Part one, 'The Horsey Story' tells the story of cranes at Horsey in John’s words, as told to Chris. Much of this draws on John’s memories and the many and detailed notebooks that John kept.
Added to these are the diaries, reports and recollections of others, such as Peter Allard, Mike Everett and several crane wardens.
Right: it's 1979 and three cranes arrive at Horsey
The year by year accounts include elements of the story that are linked to that year. More general notes on behaviour and related subjects are in part two.
Part two, Cranes: History, Observations and Management includes a history of cranes in the UK, how ‘Crane Country’ was shaped, and information on land management as it affects crane habitats for breeding and feeding. Observations on their behaviour at Horsey show the time and energy that John Buxton and his team of wardens have dedicated to cranes. The difficulty of access into fens and the birds’ secretive and sensitive nature make the observations made at Horsey especially valuable. We hope these will prove useful to land managers elsewhere in the UK as crane numbers increase.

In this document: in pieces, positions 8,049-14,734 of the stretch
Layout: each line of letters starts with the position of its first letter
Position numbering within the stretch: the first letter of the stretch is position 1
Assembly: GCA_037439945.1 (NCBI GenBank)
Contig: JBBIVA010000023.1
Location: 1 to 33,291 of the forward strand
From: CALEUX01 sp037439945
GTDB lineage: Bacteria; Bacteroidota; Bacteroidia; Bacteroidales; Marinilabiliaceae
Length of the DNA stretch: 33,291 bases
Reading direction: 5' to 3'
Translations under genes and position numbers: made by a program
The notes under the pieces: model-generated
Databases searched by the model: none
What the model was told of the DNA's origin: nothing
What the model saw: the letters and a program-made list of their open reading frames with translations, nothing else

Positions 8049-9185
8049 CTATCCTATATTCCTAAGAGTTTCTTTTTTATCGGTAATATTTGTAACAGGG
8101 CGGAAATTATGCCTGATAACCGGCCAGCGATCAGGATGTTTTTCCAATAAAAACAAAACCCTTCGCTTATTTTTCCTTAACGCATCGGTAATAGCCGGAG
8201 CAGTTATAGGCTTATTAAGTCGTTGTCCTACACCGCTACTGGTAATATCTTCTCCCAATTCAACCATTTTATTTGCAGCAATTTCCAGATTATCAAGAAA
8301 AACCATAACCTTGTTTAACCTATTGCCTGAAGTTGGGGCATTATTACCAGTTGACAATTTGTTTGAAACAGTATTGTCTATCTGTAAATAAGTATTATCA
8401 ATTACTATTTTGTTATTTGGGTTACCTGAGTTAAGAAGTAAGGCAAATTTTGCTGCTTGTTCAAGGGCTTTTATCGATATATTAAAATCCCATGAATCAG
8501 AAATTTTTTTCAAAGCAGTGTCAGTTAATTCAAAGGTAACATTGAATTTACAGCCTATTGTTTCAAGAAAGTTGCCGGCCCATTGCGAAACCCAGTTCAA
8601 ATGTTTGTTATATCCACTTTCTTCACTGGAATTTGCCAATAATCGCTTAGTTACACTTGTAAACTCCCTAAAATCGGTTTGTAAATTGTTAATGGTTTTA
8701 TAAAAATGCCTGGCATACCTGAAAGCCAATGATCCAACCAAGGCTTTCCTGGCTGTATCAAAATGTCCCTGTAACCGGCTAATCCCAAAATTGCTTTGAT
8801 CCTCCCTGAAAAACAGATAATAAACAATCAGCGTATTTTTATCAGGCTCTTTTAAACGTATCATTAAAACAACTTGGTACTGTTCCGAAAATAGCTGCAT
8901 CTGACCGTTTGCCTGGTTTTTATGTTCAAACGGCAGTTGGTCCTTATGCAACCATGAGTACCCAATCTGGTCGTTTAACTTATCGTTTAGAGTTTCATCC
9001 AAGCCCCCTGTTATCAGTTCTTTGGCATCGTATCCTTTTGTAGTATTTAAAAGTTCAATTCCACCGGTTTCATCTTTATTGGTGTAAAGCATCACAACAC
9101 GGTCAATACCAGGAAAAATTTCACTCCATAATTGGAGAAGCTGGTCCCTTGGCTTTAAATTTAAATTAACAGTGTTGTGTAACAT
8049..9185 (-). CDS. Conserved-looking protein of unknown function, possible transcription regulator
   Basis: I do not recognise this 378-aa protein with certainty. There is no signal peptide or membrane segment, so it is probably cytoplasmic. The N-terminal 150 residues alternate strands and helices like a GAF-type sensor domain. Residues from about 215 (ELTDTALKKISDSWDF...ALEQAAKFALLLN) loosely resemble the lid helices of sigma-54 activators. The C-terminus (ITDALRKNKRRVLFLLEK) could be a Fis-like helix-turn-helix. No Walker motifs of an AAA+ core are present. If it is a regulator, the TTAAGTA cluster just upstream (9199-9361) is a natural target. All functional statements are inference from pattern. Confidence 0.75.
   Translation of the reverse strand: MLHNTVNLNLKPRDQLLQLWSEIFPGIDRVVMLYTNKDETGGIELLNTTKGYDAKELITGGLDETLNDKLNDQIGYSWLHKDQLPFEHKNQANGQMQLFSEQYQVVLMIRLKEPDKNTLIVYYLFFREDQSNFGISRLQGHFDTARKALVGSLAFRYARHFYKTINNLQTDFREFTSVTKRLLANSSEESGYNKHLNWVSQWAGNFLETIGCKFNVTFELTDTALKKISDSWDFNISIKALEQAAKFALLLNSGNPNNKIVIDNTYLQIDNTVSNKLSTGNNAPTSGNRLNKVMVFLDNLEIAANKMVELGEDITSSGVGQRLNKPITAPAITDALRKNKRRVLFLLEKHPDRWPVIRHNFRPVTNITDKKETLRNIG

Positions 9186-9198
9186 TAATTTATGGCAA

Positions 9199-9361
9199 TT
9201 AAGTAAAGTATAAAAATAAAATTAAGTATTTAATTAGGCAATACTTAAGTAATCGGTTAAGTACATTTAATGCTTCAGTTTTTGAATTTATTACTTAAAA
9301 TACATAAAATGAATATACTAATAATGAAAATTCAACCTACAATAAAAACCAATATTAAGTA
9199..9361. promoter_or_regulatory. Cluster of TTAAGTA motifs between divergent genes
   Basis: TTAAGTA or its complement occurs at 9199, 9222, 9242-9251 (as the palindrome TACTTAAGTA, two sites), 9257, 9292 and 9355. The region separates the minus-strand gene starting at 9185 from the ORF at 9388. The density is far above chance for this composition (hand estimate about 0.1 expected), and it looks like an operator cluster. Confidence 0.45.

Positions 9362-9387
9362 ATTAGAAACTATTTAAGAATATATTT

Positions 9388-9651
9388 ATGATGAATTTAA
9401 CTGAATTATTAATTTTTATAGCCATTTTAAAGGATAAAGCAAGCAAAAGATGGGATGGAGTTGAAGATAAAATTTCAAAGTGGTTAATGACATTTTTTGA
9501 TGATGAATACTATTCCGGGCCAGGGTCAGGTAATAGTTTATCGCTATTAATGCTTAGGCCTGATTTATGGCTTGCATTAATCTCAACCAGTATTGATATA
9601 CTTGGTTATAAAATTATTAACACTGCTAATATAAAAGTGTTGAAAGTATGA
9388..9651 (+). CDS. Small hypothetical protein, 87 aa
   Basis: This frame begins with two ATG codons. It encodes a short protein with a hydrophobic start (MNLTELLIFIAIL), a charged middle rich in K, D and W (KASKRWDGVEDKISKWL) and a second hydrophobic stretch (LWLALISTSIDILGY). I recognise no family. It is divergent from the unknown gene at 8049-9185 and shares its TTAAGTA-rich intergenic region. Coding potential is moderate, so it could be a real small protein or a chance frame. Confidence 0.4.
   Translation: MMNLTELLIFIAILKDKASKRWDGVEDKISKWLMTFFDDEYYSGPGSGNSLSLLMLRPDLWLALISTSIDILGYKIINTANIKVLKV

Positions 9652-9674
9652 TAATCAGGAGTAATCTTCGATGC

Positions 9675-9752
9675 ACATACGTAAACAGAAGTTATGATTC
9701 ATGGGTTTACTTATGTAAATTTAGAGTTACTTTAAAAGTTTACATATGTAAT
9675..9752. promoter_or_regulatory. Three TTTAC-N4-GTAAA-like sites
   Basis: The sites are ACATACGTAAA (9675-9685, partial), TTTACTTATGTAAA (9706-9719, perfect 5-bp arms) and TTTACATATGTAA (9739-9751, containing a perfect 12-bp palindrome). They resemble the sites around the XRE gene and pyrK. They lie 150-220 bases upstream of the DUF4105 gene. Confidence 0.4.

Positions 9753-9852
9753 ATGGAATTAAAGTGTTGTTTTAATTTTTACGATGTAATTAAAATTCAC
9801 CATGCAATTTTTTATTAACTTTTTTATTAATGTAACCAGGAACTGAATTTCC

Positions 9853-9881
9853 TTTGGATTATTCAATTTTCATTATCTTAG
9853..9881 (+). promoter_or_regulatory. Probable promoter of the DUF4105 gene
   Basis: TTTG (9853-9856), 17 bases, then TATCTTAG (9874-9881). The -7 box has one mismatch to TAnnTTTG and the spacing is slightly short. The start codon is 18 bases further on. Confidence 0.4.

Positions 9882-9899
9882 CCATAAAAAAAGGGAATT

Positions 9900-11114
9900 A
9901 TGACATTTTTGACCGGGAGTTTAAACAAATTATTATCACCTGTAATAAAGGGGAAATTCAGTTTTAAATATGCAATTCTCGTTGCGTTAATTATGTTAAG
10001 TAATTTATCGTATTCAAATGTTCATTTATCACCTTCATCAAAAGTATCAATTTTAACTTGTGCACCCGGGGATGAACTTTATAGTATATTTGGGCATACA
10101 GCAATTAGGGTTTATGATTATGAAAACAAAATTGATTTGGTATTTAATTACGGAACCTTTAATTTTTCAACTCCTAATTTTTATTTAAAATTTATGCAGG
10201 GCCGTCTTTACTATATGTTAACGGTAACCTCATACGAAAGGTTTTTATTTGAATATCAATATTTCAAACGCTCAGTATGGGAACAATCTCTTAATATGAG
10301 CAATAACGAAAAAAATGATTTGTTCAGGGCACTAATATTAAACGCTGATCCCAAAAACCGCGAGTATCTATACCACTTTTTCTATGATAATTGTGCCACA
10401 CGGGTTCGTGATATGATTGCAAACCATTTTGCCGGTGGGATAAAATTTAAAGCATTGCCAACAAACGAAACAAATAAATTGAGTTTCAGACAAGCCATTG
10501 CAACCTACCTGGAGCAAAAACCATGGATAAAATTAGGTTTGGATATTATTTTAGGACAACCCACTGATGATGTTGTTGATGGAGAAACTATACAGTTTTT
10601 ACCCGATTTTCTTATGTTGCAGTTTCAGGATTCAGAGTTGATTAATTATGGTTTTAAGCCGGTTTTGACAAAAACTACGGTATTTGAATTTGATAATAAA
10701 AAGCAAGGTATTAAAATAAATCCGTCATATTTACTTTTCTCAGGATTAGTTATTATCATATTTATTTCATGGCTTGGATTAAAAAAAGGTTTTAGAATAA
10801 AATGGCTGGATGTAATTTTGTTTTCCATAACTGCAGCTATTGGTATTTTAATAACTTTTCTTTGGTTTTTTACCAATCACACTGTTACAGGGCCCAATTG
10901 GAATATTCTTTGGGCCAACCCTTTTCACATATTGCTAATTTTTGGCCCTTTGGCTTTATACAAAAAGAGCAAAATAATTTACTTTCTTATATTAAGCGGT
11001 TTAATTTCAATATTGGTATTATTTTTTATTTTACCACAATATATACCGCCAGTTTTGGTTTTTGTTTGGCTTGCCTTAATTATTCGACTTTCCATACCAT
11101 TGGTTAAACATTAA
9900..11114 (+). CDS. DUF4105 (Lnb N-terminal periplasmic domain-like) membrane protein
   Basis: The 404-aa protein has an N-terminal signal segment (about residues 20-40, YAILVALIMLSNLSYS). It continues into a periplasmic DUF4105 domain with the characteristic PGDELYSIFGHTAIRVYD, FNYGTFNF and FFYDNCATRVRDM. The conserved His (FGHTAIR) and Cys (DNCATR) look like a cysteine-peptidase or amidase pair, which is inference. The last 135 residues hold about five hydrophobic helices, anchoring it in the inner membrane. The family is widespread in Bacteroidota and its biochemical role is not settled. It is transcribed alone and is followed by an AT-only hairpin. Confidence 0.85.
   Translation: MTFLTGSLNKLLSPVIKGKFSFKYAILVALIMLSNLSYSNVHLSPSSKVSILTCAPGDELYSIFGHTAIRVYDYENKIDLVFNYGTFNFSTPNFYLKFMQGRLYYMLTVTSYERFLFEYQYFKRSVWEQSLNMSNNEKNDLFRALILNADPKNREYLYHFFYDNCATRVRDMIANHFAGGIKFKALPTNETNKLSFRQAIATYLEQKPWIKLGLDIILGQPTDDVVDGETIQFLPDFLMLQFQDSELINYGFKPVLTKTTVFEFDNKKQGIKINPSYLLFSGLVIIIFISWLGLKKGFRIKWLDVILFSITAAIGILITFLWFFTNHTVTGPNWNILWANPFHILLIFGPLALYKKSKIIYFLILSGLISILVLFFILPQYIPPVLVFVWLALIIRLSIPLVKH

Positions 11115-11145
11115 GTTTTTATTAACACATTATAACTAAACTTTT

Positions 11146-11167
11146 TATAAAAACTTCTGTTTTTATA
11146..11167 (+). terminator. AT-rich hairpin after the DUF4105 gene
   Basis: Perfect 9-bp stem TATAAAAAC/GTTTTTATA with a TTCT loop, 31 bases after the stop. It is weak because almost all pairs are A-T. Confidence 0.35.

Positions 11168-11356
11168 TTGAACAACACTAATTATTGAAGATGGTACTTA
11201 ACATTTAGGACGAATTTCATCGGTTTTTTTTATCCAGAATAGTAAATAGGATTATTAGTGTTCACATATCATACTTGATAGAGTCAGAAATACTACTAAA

Nests at Horsey are often in a small pool in the reedbed
Though this book is primarily about Norfolk’s cranes, the common crane is the most widely distributed of the 15 crane species.
In part three, Cranes in Europe, Nick Upton describes the challenges facing cranes in the rest of Europe, charting their recent rise in numbers that has contributed to their reappearance in the UK.